The father of Leen Omar has insisted that only the courts in Jordan can enforce his daughter's rights
Three-year-old born in UAE has no legal status
Abu Dhabi // The father of little Leen Omar - born in the UAE but with no legal status after her parents' divorce - has insisted that only the courts in Jordan can enforce his daughter's rights.
"I am Jordanian and my daughter is too," OM said in an e-mail to The National. "The only way for me to have a just rule of court would be in my country and not in the UAE, which is neither my home country nor the mother's.
"Only Jordanian law applies to me and my daughter. If the mother wants to have all her rights and my daughter's rights, it must be done in Jordan and not in the UAE."
The father's stance means the three-year-old girl remains in legal limbo, despite the intervention of the office of Princess Haya bint al Hussein, the wife of Sheikh Mohammed bin Rashid, Prime Minister of the UAE and Ruler of Dubai.
The Princess's office stepped in to help the child to obtain identity documents after reading about the case in The National last October. They said yesterday: "We have since consulted with the Jordanian authorities regarding this specific case and have been informed that, as it stands at the moment, the situation is with them and that they are handling it to the best of their ability to ensure a positive outcome for all."
Leen was born in Abu Dhabi in February 2007 but cannot travel outside the country, receive state services or even be registered for nursery school because her father's presence is required for her to obtain a passport. OM, a Jordanian-Palestinian, left the country after divorcing the child's mother, a Syrian-Palestinian, in August 2006.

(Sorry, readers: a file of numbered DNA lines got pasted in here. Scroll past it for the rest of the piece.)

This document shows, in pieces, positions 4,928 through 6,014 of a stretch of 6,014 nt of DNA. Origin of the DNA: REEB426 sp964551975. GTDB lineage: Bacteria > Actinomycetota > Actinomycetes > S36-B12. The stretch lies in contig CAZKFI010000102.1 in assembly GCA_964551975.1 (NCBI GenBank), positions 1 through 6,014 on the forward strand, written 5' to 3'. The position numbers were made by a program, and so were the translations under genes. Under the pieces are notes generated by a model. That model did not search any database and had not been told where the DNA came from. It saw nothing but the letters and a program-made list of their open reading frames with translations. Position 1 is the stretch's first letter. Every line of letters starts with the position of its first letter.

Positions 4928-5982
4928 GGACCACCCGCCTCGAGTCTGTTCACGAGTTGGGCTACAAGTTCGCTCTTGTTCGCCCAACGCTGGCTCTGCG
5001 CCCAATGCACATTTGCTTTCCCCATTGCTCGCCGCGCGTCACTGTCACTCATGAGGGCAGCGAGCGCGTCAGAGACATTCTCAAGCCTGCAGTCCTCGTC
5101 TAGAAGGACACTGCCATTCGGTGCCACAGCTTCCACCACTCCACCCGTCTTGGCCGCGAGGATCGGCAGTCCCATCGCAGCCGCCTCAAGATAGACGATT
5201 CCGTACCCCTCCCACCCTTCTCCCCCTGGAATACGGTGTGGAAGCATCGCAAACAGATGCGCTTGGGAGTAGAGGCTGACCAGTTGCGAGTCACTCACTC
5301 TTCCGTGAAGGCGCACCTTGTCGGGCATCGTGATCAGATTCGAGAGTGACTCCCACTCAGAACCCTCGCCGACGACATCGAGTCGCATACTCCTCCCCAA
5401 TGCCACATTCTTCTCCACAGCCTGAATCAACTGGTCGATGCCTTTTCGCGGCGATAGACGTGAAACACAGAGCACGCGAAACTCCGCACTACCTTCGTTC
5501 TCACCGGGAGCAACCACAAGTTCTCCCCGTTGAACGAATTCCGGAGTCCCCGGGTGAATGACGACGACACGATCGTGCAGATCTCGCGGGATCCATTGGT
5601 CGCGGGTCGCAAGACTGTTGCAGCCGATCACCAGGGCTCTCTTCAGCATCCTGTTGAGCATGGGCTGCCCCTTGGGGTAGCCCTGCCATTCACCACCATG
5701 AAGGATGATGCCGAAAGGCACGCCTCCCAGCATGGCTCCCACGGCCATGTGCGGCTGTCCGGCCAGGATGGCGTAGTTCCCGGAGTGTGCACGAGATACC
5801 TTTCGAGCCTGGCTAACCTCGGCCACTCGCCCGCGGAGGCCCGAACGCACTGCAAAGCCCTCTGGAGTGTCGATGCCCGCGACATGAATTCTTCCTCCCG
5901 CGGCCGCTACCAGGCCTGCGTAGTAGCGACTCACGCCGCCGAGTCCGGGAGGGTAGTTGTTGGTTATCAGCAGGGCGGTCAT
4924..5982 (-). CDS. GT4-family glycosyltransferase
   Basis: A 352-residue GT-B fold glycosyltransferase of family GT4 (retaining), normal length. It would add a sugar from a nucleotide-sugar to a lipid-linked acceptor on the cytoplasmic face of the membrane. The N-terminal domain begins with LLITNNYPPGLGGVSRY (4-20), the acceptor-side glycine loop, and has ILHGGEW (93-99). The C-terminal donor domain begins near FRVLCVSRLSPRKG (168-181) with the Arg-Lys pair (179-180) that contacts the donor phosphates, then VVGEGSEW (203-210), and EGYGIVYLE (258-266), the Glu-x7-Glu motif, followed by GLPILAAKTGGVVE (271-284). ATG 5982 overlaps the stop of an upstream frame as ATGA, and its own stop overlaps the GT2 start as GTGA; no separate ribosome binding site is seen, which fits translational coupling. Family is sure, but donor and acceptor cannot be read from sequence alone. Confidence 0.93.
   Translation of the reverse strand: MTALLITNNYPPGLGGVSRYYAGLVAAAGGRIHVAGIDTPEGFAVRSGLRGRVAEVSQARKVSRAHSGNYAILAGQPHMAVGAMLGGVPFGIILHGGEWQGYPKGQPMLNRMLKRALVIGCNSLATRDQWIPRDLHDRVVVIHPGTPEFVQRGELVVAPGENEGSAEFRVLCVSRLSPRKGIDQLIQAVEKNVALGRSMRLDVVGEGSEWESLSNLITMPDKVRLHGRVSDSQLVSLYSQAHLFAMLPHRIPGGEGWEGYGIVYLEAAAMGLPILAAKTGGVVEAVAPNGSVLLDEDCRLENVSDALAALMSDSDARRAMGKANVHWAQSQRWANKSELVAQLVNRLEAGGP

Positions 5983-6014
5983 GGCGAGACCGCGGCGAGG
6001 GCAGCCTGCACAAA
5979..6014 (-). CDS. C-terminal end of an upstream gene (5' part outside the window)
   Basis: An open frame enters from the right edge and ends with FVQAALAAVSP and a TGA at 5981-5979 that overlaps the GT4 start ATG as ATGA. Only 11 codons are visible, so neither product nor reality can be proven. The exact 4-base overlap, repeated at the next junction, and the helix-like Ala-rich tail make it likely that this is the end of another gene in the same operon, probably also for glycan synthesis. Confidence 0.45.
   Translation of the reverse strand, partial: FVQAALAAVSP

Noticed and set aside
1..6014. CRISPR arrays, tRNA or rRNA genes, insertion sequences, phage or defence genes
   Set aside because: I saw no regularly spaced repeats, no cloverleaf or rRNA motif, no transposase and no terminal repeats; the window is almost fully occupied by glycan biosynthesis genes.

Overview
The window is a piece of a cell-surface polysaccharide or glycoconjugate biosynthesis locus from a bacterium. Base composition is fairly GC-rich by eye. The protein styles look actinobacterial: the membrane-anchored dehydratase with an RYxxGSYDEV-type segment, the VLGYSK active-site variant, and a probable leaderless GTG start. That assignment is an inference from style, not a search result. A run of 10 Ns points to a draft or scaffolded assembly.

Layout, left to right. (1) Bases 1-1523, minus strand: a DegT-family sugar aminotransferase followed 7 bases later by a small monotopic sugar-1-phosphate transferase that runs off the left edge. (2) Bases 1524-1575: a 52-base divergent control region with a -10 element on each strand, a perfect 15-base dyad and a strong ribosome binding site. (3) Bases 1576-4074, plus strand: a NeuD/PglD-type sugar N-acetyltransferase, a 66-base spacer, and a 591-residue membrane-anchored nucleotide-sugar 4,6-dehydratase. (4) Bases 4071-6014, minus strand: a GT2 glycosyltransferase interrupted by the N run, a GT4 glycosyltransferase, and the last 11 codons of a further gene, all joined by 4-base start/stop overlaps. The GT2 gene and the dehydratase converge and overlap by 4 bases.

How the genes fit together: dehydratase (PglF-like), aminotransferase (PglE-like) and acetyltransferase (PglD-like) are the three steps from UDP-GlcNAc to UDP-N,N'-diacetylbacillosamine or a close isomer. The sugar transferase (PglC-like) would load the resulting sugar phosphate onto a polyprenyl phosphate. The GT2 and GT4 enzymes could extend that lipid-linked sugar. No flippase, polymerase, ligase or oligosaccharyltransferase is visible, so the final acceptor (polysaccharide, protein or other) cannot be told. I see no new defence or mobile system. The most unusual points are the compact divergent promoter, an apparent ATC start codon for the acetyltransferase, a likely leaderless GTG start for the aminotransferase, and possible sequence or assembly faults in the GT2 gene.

The mother cannot apply for a passport for her child because she does not have a Syrian passport, only immigration documents for Palestinian refugees issued by the Syrian government.
She said yesterday she was sceptical about a foreign judiciary giving her fair treatment, and in any case she would not travel without her daughter.
"If Leen's father does not trust the UAE judiciary, why should I trust the Jordanian judiciary?" she said. "The issue is not with Abu Dhabi courts, it is with him leaving his own flesh and blood suffering without proper documents."
She said she would not take legal action in Jordan because she did not know anyone there, was not familiar with the legal system and was afraid she would have to stay there alone without a job.
"I am not convinced I will get my child's rights in his country," she said. "I will stay here because Abu Dhabi courts are fair and just."
The Abu Dhabi Court of First Instance and the Court of Appeal have already ruled that OM must provide financial support for the child and her mother, not abandon them, register Leen as his daughter and obtain all necessary immigration documents, including a passport for his daughter. A travel ban was imposed on him until he complied with the ruling.
OM, who initially denied that Leen was his daughter until DNA tests confirmed paternity, claimed he had been forced to leave the country because of seven arrest warrants issued against him, which he described as "unjustified".
He also claimed the travel ban had been lifted after he paid Dh95,000 to rent a house for his ex-wife and child, and Dh18,000 for furniture, thus complying with the legal ruling. There is no court record of the travel ban having been lifted.
"I am not that kind of parent who would let his kids live the way of life you were told that my daughter Leen is living. I do have other children who are living a respectful life and need nothing else in life," he said.
OM said he had obtained a birth certificate for his daughter and included her as a member of his family in Jordanian documents, but the mother had been "disrespectful" to the Jordanian Embassy in Abu Dhabi. The embassy could not be reached for a comment.
The father said he had tried his best to avoid divorce, but it "came to be the only solution".